- Cheats

This is another popular request, and here it is. melonDS lets you enter Action Replay codes to mess with your games in whatever ways you want.


melonDS now supports letting homebrew access files and directories on a SD card image. Note that for now, you will need to provide an image file, melonDS does not yet build such images on the fly like DeSmuME can do.

Similarly, you can also use a SD card image to emulate the console's SD card in DSi mode.

- and the rest!

As usual, there are plenty of little improvements with this melonDS release, that are too many to list here, but you may discover them on your own! Or find them in the changelog (which we are still busy compiling - it's a big release).


melonDS 0.9, Windows 64-bit
melonDS 0.9, Linux 64-bit

If you're feeling generous: here's our Patreon
Rian Caio says:
Sep 15th 2020
Well AltWFC Works for me in direct mode
Arisotura says:
Sep 15th 2020
if you're doing local wifi you need to enable MAC randomization
Ryan N Zyan says:
Sep 15th 2020
./melonDS: error while loading shared libraries: cannot open shared object file: No such file or directory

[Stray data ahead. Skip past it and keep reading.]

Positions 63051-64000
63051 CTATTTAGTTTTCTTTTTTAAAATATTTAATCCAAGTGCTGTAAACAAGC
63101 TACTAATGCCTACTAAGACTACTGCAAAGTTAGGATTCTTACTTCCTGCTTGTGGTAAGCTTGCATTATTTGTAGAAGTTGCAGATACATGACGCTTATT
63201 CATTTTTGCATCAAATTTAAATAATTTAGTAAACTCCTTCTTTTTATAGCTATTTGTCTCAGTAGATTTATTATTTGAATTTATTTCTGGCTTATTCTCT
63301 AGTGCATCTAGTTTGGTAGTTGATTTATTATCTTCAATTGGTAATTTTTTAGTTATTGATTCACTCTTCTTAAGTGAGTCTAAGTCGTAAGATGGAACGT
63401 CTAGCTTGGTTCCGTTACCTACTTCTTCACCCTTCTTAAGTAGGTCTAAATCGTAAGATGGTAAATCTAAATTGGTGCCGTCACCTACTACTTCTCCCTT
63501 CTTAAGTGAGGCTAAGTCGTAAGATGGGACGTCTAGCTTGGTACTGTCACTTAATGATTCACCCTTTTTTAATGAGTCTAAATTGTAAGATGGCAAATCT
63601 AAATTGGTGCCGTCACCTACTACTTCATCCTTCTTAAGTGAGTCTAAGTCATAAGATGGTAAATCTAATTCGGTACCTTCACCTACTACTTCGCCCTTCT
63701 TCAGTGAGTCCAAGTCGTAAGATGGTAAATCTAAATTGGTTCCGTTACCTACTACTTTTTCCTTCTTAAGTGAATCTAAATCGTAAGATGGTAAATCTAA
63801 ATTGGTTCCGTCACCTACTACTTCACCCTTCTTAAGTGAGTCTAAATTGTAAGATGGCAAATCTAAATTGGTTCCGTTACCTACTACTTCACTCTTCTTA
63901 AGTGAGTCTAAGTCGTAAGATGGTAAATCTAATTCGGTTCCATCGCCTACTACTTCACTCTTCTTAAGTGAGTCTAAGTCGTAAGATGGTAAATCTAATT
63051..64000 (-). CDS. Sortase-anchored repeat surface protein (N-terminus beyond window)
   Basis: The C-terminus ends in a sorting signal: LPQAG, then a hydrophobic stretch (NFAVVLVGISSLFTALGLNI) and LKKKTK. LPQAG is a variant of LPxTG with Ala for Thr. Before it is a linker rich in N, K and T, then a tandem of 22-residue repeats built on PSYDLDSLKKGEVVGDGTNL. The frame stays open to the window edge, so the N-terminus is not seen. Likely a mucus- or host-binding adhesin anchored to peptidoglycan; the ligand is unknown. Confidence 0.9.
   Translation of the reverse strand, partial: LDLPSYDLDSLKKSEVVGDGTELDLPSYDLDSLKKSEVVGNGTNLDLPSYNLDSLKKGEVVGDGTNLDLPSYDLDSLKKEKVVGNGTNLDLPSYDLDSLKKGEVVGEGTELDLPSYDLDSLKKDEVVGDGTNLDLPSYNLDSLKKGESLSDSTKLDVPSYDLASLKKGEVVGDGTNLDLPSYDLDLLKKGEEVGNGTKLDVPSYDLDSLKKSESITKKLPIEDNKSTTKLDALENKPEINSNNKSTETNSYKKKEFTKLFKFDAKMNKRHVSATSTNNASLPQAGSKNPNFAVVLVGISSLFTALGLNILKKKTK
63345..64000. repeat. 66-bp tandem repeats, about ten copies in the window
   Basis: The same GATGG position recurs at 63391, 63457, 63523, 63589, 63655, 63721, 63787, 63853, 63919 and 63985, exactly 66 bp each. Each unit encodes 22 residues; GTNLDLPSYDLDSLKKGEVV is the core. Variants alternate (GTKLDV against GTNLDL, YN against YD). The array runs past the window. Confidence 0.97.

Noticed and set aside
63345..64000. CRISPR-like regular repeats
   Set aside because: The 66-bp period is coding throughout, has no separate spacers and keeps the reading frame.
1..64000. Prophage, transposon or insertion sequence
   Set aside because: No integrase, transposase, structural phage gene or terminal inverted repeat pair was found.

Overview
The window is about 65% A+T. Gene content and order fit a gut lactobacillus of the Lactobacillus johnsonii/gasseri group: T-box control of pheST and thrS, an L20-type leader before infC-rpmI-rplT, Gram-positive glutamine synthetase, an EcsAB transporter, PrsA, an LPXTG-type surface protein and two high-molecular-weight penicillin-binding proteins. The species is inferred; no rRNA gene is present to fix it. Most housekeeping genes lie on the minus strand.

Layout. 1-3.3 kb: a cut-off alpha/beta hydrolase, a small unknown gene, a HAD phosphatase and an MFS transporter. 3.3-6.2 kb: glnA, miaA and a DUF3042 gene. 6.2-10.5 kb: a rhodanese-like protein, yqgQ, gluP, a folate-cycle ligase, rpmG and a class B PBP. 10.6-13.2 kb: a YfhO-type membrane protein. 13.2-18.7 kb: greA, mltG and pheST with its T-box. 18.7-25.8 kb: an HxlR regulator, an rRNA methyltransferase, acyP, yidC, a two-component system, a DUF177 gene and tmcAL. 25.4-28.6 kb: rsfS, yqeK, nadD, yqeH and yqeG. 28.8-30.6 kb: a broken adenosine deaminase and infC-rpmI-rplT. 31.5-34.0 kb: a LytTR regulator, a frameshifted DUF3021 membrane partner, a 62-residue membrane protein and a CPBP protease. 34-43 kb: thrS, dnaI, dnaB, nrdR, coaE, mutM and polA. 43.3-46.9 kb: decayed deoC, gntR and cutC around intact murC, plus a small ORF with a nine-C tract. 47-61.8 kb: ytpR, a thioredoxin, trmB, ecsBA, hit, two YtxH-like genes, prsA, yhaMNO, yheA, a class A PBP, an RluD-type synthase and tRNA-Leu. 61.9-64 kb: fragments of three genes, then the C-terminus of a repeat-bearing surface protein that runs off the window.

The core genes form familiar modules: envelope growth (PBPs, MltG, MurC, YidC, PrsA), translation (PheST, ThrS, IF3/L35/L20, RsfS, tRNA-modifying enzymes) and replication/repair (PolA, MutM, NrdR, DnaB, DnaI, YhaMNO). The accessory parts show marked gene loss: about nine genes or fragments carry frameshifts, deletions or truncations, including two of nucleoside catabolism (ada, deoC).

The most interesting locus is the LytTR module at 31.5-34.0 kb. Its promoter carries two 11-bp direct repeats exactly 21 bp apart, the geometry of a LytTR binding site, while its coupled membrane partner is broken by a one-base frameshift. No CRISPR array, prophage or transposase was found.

I am getting this error on linux mint. i tried everything but nothing helped.
WaluigiWare64 says:
Sep 15th 2020
Ryan N Zyan: You need to install the libslirp library.

sudo apt install libslirp0
GalacticPirate says:
Sep 16th 2020
Very late comment, but congrats for the release
I feel like it's the first one that can be considered undoubtedly superior to the uh, alternatives :P
Dammit Jim says:
Sep 17th 2020
Internal resolutions beyond 4x DO NOT IMPROVE EDGE ALIASING. 2x, 3x, and 4x each display incremental improvement, but 5x - 16x appear identical. The only benefit appears to be with texture aliasing. A proper 16x internal resolution should downsample the image, which would remove aliasing from poly edges rather than preserving it.

This is with the Win64 build.
Dammit Jim says:
Sep 17th 2020